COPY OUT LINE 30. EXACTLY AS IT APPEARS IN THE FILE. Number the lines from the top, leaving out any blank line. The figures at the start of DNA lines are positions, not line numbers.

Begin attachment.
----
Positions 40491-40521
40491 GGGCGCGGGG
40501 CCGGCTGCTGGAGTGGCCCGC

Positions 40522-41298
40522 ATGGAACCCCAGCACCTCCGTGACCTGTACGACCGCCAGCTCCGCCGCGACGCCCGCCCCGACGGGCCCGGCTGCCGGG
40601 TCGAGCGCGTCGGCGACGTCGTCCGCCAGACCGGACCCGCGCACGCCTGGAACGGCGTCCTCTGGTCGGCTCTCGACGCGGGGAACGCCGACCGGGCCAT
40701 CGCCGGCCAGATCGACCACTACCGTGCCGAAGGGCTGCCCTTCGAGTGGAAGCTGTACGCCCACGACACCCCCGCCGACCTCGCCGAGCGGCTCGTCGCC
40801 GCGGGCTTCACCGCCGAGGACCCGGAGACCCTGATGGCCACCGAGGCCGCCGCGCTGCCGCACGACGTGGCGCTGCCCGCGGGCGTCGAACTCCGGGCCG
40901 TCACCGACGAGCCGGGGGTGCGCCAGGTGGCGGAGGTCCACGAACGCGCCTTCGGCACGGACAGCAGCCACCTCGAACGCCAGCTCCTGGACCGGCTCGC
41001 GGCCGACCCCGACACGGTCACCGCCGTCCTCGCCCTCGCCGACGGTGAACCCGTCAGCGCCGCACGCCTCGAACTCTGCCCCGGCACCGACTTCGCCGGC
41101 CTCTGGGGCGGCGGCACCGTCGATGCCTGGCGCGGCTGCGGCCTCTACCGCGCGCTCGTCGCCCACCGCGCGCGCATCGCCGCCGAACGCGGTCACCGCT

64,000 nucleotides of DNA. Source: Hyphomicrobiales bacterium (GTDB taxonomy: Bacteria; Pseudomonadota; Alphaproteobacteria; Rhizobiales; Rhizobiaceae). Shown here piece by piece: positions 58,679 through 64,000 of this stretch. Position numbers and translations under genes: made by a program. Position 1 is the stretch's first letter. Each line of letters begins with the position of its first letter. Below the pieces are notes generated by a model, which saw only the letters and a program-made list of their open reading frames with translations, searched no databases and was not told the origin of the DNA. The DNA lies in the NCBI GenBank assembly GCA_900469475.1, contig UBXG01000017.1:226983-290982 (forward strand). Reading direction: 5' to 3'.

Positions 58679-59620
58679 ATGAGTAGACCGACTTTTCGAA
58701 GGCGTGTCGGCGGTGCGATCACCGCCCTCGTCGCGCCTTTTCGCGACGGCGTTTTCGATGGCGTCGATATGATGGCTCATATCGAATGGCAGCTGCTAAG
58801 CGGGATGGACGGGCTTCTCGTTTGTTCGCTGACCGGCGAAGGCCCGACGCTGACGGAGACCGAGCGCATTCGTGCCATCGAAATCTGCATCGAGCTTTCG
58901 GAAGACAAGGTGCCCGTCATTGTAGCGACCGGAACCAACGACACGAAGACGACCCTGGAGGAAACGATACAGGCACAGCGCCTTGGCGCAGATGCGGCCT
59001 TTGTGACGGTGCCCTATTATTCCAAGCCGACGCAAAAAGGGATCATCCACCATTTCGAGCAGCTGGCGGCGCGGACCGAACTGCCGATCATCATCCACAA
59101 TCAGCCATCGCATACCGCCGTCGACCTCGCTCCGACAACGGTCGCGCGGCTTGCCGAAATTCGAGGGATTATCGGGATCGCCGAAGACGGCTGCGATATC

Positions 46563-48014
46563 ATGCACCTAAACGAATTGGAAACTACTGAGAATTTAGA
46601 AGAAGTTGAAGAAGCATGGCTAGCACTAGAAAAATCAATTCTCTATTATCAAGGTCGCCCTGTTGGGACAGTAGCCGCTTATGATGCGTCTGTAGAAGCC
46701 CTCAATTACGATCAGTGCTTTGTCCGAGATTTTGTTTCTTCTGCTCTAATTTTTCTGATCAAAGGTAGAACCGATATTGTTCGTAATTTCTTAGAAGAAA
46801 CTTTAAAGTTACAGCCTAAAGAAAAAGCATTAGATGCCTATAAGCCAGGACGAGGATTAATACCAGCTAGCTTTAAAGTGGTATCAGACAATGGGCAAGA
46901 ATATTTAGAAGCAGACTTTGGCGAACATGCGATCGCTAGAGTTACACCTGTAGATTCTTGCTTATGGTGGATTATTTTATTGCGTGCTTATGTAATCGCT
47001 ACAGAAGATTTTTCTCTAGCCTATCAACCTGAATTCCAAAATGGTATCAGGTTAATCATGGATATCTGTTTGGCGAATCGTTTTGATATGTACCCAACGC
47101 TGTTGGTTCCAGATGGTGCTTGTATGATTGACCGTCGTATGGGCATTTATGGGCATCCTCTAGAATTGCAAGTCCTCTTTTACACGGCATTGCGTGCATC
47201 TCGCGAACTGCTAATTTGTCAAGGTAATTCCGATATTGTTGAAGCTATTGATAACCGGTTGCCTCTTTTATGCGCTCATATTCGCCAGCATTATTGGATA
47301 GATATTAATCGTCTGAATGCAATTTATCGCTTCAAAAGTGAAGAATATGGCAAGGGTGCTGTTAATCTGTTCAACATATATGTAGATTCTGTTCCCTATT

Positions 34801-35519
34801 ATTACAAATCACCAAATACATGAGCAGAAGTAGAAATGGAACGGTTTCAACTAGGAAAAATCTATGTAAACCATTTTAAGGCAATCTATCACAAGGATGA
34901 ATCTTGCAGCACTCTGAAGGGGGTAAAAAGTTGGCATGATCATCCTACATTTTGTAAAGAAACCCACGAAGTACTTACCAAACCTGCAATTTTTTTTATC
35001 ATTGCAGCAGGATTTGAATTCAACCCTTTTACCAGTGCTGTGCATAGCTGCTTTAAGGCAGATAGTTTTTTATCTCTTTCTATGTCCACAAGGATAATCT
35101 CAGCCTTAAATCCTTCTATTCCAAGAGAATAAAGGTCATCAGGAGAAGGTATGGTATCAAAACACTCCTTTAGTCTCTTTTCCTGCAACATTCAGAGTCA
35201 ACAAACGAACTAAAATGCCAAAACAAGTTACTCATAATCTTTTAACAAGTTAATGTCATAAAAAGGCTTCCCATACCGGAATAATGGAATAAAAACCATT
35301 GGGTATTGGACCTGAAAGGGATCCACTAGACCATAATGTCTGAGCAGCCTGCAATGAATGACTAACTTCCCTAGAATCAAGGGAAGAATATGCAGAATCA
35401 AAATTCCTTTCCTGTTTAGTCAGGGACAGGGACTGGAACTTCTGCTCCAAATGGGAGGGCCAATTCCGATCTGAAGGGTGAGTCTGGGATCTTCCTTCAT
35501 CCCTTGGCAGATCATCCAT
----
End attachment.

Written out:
Positions 34801-35519